Karen Allardice, Melbourne Business School How did they do it? Insight from successful food entrepreneurs

Last Wednesday the MBS How I Did It club (run by Jarrad Savage and Adam Sohaib) held a food entrepreneurs evening with three speakers.

We heard from:

  • Emma Welsh, of the gourmet juice company Emma & Tom’s
  • Chris Lucas, who owns and runs Chin Chin restaurant in Australia
  • Colin Lear, whose fleet of 80+ Tasty Trucks serve sandwiches and hot food directly to factory workers Australia-wide

Jarrad, who co-founded the How I Did It club, explains its philosophy.

“We want to hear from the best business minds: owner/operators who have made it in their industries, whether through entrepreneurship or traditional corporate measures.

“We ask for their history, what they believe are the attributes and skills needed for success in today’s business environment and where they think the future of their respective industries are going.” Jarrad is a food entrepreneur himself, having started up his own restaurant, Burger Monster.

The food entrepreneurs night was a tremendous success. I found each of the speakers inspiring and insightful. It was amazing to have such accomplished speakers presenting to us and provided an excellent supplement to our otherwise structured learning environment.

Jarrad and I have put together what we think are the most interesting things we heard from each of the speakers:

Chris Lucas of Chin Chin: Chris’s philosophy was to look at successful restaurants in the market, work out what they were doing well, copy that and then serve the same quality product at a lower cost and compete on volume.

He noticed that Melbournians love Thai food, but also that social trends are moving from the traditional Aussie pub to a casual dining experience. With this insight he saw that the atmosphere and dining experience was just as important as the food itself. He uses loud music, shared food, cocktails and space designed for chatting rather than eating to accomplish a buzzing social meeting place. He is inspired by Zara’s responsive supply chain management. He designed the price points of his food to fit a more mass-market appeal and then found the meals and ingredients that would provide profit at that price point. Chris also believes that authenticity is key – his restaurants would not be successful without Thai chefs designing the cuisines – you can’t fool the customer over the long term.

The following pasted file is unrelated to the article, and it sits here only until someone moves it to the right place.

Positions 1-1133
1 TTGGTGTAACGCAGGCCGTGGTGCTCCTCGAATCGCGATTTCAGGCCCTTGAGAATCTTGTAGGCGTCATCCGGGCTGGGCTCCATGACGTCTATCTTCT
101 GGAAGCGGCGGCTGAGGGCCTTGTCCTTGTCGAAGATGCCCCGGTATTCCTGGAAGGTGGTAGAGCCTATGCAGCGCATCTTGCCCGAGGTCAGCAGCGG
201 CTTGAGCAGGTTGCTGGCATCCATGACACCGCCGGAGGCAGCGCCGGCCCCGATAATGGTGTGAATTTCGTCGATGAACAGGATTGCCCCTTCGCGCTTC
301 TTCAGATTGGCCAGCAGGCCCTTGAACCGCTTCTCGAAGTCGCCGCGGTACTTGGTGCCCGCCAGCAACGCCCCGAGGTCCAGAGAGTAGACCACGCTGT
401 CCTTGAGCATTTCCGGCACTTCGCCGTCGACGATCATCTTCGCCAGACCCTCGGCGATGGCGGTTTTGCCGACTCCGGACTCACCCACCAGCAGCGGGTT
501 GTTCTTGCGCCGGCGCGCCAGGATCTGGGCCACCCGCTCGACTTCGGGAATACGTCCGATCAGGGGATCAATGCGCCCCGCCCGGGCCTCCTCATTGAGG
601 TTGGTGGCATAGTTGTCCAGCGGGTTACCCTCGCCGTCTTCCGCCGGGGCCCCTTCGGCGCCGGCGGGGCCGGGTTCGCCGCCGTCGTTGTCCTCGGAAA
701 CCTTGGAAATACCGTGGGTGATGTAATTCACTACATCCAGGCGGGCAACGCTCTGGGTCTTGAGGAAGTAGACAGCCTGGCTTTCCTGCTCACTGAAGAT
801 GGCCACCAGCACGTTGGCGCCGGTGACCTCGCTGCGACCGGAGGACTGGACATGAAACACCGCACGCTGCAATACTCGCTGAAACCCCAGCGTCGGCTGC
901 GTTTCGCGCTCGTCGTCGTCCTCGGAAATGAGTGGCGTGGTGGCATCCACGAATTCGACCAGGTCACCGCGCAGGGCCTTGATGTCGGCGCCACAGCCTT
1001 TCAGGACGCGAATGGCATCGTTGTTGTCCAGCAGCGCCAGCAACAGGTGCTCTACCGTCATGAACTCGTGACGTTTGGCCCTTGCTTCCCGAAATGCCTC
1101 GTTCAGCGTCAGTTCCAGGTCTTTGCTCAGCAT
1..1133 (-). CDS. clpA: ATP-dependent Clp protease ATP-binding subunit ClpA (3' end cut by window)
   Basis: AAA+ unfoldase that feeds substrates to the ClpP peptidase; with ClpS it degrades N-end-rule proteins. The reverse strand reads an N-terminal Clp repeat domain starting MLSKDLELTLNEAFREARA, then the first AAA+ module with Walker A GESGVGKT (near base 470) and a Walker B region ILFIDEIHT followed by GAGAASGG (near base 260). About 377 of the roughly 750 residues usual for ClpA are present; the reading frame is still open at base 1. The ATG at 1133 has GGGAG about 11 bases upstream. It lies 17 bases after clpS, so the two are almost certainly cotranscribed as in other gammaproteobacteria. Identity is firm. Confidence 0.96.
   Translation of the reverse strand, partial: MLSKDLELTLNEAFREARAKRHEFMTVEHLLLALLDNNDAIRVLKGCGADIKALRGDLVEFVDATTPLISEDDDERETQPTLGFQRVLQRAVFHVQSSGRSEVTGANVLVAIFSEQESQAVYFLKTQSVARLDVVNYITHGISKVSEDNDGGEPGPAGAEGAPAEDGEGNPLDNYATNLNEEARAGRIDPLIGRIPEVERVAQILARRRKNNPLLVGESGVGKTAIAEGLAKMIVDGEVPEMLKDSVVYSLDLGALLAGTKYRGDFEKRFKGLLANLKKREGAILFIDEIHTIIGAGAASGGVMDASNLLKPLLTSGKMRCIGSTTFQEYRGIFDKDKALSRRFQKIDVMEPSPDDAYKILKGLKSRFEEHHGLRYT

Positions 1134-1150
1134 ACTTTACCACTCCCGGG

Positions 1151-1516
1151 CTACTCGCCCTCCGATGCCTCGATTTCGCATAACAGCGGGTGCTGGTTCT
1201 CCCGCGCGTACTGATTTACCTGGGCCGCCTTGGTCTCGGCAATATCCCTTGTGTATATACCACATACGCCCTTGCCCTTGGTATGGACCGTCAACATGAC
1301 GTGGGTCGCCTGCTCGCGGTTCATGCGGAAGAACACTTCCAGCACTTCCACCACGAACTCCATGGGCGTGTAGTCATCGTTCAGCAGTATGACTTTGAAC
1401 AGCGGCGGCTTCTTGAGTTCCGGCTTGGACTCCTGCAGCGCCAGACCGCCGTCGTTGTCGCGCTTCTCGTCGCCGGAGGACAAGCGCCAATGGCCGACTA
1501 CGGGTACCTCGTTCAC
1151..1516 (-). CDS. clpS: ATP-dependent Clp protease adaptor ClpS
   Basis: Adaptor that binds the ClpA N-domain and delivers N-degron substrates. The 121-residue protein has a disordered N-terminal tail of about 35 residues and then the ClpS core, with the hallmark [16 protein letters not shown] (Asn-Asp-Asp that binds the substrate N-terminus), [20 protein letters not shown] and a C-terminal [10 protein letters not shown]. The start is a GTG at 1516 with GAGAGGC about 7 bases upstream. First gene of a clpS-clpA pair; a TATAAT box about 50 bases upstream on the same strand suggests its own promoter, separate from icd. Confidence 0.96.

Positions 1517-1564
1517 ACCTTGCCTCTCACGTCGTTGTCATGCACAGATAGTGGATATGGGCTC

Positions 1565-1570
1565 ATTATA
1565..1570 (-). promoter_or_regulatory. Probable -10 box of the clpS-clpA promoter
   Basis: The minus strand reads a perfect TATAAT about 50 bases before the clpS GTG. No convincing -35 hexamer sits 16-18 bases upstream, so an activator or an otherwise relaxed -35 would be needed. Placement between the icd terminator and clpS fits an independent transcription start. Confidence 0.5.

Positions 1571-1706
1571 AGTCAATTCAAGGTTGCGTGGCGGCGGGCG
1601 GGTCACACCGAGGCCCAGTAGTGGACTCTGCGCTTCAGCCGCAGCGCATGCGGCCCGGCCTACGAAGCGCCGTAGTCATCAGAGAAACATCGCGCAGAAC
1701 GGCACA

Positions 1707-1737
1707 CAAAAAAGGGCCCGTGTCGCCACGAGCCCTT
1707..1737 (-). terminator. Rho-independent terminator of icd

Emma Welsh of Emma & Tom’s Gourmet Juice: Emma’s path to entrepreneurship came after spending many years working in corporate roles and completing an MBA at Insead. Her partner Tom came up with the idea of selling fresh gourmet juices in Australia after seeing them take off overseas. Emma & Tom’s utilise a technique that heats their product for only 15 seconds to kill bacteria, but which then gives their juice a refrigerated shelf life of two weeks.

Emma’s key insight was that you need to change your business model over time. While they had initially planned on being a sales and marketing-based organisation, outsourcing production and distribution, they had to rethink this a few years into their business. Emma & Tom’s had contracted vans to distribute their product to cafes across the country, and eventually discovered that as the deliveries were not profitable, the distribution company was pressuring cafes to make larger, less frequent orders and damaging Emma and Tom’s relationships with their customers. Emma & Tom’s took over the distribution of their product after this discovery and this forced them to rethink their business model and product lineup. They developed new products, expanding from juices to health bars and this improved the feasibility of van delivery to the cafes.

Colin Lear of Tasty Trucks: Colin started his business in 1979, operating a sandwich shop out of a single truck. He has grown his business organically to become Australia’s number one food truck business. Colin stressed the importance of making yourself redundant and the ability to standardise procedures to ensure consistency. As his business grew and he took on more and more trucks, space and employees, he found that he was too anxious about the health of the business to take any holidays. This was a turning point for Colin and the business as he discovered that he was going to need to delegate and grow if he was to get his business to the level he wanted.